CAPITAL “S” OR LOWER CASE?

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CAPITAL “S” OR LOWER CASE?

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mercado-thumb“All Saints’ Day” is marked every November 1. The feast is all about saints. Those who bear capital “S” named for one.

And thery:  range from Saints Peter and Paul, Ignatius of Loyola to Pedro Calungsod and Lorenzo Ruiz.

Included in the feast   are as those equally blessed but whose names are, often unknown They are therefore tagged with lower  case “S”.

The following day’s festival is more familiar to us   and known as as “All Souls Day. ”

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Latinos call this: Dia de los Dinfuntos. “In Hungary, ithey say: “halotak napja” and in Syria” “Yom el Maouta.”.

Here, cemteries are crammed with crowds who tend spurced up graves, lighted with garish llights for a couple  of  days. Many  pray even as  karaoke speakers blast away.

Bored editors plow through “de-cajon stories”:: traffic jams, jostling crowds, on the lookout for anything – anything – that will depart from last year’s formula.

The sentiment is universal. “Lift us up, that we may see further, as one by one, You gather scattered families, from the distractions, strife and weariness of time, to the peace of eternity,.” The anicient prayer goes,

This October,, Pope Francis canonized together   the first married couple in modernn times. Louis and Zelie Martin were the parents  of  St Therese of Lisieux

In her autobiograhpy “The Story of A  Soul, St Therese, often called  “The Little Flower”, says her formative years were most shaped by her parents. After her  dyiing mother received  extreme unction,  her father “took me in his arms and had her kiss the forehead of Zelie>

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They underscrore   the central – and stunning — reality remains of life beyond a handful of ashes.,

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Halloween is a contraction of “All Hallows Eve”  1848, Irish immigrants brought those spooky costumes to the US where it continues today as a fun-filled kids’ feast.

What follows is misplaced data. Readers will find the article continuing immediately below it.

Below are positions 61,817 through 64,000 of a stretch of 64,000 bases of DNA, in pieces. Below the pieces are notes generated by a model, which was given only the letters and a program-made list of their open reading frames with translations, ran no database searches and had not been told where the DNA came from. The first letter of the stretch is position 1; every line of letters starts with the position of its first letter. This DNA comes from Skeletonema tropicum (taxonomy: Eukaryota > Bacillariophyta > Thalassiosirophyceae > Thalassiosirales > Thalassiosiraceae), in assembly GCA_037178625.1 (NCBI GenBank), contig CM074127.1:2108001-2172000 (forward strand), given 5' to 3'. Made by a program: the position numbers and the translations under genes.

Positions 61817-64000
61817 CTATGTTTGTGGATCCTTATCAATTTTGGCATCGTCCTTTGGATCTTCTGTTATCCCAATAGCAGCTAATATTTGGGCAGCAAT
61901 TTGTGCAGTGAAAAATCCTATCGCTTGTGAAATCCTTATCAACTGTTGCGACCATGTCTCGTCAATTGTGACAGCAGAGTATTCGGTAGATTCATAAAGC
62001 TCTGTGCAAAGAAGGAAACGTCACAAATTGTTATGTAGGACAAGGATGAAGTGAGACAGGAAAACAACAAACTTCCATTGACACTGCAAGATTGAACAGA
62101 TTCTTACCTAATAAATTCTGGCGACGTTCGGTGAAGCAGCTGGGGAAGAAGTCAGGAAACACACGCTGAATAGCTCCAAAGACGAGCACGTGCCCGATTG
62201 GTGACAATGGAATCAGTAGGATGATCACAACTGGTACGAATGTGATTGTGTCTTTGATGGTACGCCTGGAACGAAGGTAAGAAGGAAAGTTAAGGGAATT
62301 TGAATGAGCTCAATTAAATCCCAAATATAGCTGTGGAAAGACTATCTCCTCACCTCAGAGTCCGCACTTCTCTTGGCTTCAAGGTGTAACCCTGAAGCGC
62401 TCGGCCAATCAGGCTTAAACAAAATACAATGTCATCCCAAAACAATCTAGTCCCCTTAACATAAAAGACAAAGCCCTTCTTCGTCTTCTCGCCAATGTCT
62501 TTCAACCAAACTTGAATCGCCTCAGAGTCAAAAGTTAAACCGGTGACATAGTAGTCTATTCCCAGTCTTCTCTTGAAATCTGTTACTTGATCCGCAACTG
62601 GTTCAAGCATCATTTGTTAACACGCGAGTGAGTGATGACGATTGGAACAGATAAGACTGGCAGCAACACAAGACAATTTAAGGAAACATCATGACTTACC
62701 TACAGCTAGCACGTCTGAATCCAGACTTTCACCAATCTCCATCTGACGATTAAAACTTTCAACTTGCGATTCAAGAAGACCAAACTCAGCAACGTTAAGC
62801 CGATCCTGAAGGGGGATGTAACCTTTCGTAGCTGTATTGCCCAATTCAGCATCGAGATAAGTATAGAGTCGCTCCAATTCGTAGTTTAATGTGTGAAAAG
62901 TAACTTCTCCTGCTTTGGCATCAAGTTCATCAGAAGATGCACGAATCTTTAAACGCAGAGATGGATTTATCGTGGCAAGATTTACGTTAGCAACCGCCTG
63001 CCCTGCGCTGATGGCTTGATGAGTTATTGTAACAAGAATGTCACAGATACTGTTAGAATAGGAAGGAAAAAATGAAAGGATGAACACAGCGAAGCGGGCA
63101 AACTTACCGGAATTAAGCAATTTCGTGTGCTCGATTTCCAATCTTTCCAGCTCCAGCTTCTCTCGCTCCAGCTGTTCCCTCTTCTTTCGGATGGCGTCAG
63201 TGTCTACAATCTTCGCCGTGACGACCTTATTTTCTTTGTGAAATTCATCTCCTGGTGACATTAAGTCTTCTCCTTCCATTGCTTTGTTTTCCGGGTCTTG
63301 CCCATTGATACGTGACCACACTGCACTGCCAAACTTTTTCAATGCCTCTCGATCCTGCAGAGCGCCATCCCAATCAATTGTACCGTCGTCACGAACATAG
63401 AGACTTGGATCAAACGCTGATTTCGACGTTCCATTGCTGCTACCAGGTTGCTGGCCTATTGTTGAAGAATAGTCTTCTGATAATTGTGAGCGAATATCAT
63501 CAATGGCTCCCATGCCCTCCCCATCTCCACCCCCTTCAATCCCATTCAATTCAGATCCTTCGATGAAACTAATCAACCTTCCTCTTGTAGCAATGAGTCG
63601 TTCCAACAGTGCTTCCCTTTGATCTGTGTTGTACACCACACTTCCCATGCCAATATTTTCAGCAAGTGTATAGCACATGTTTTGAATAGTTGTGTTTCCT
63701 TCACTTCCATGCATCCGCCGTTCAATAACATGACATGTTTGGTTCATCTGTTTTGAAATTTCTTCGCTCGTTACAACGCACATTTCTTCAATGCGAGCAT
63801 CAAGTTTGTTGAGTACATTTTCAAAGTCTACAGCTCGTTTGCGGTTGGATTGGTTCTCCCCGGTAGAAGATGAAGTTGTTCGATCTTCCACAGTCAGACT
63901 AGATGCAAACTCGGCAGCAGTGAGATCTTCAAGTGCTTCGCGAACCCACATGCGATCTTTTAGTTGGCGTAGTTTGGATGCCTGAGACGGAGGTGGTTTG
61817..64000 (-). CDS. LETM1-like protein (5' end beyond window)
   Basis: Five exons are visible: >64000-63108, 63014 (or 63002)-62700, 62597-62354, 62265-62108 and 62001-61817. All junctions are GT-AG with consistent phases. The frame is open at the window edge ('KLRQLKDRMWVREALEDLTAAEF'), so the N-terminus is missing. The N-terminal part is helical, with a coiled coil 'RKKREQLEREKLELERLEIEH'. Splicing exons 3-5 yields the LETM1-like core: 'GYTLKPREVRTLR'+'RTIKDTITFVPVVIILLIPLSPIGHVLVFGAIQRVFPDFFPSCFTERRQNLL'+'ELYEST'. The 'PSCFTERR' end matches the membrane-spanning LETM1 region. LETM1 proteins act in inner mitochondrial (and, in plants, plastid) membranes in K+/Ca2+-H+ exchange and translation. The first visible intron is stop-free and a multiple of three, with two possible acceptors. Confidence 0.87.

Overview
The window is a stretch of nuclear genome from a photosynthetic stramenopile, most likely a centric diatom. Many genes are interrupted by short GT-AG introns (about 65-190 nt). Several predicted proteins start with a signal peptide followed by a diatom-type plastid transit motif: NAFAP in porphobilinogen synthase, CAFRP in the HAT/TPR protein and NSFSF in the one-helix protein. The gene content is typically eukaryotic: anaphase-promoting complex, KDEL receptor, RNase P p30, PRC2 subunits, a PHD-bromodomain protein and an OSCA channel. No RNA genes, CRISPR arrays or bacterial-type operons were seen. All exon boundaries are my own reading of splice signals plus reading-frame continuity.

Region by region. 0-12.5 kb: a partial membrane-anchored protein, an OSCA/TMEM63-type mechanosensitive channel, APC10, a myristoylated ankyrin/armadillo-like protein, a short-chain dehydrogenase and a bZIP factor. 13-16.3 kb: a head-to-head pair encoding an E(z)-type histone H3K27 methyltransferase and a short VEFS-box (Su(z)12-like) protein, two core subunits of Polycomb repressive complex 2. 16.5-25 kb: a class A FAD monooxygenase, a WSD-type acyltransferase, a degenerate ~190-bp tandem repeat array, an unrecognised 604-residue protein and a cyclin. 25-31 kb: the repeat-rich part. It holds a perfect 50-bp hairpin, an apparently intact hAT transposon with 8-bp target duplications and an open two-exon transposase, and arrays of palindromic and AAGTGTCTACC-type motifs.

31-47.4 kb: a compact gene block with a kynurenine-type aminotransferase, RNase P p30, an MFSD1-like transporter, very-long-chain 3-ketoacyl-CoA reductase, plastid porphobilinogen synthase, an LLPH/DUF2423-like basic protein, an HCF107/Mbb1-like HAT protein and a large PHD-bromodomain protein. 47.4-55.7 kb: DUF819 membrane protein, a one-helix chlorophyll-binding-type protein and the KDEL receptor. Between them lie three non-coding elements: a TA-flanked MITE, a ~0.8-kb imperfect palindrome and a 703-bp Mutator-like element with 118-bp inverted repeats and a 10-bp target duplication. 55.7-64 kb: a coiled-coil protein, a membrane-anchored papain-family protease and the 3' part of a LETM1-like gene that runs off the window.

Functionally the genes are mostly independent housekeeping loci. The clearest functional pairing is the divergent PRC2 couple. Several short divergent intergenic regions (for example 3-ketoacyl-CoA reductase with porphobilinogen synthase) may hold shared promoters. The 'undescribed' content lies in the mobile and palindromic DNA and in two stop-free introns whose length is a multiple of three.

But  reaching out to the departed goes back thousands of years. “It is a good and wholesome thought to pray for the dead,” declares the ancient Book of Macabees.

By the year 998, the Benedictine abbot Oddilo of Cluny picked November 2 for remembrance. This practice spread to other countries, including the Philippines .

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The living aid the departed, the teaching went, by asceticism’s trio: prayer, sacrifice and alms. They’d help atone for past transgressions, and pave entry into the Beatific Vision.

We Filipinos use the idiom itaga mo sa bato to assert utmost confidence,” Pastor Lino Pantoja writes. “ ‘Oh, that my words were engraved in rock forever, “ the biblical figure Job wrote.’”

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They’re words of Job’s primitive theology of the Resurrection: “I know that my Redeemer lives. And in the end, He will stand forth upon the earth. And after my skin shall have been destroyed, yet in my flesh I shall see God.”

These words were written 2,500 years before Easter’s empty tomb. And in 1741, George Fredric Handel had worked it into his soaring oratorio that the world never forgot: “The Messiah.”

Our grandchildren belong to the post-Vatican II generation. They never heard what echoed in requiem services of our long-vanished youth: the Dies Irae (“Day of Wrath”) in plain chant.

Tuba mirum spargen sonum/Per sepulchra regionum/Coget omnes ante thronum, the choir would sing. My now-hazy freshman Latin translates that into:  “Trumpets blare through sepulchers, calling all to appear before judgment’s throne.”

Young and old, however share the universal aching for assurance of what lies beyond the grave.

“If only I could see him, for just a second, and know he’s all right, I’d be able to cope,” Seamus tells the priest blessing his son’s crumpled body, killed in an accident.

“I remembered Seamus’ comment” at a Mass for a student accident victim, writes Jesuit theologian Catalino Arevalo. ” The boy’s classmates chose the Transfiguration for gospel reading. “The one about Jesus going up to the mountain and changing into dazzling white,” they suggested.

“It struck me, for the first time, that Jesus allowed his friends to see, ‘for just a second’, what was beyond.  Their reaction was strange:  they did not want to leave the spot. It’s ‘wonderful for us to be here.’ But Jesus reminded them they had to go down the mountain.

“What if we could get some vision, ‘for only just a second’?  Or if we could, ‘for only just a second’, see people who’ve gone before us, in faith, especially those suddenly or tragically taken, in that place of light that is God’s promise?

“What if we, too, had some authentic extended experience of what ‘our eyes have not seen, nor our ears heard’ of what God prepared for those who are faithful?

“It is truly the better thing that an authentic extended experience is not given us — because we would not want to leave the spot.  Better still because there is still so much of the humdrum, the frustrating, the difficult for us to endure, and if possible, with courage, to build some small beginnings of the Kingdom which Jesus wanted to make our work in this world.”

Whether in the dim catacombs, off Rome’s Appian way, or in our garishly lighted cemeteries, All Souls’ Day speaks to us in Nobel Laureate Rabindranath Tagore’s poignant verse: “Death is not the extinguishing of life. It is putting out the lamp, because dawn has come.” #### (By  Juan   L  Mercado)

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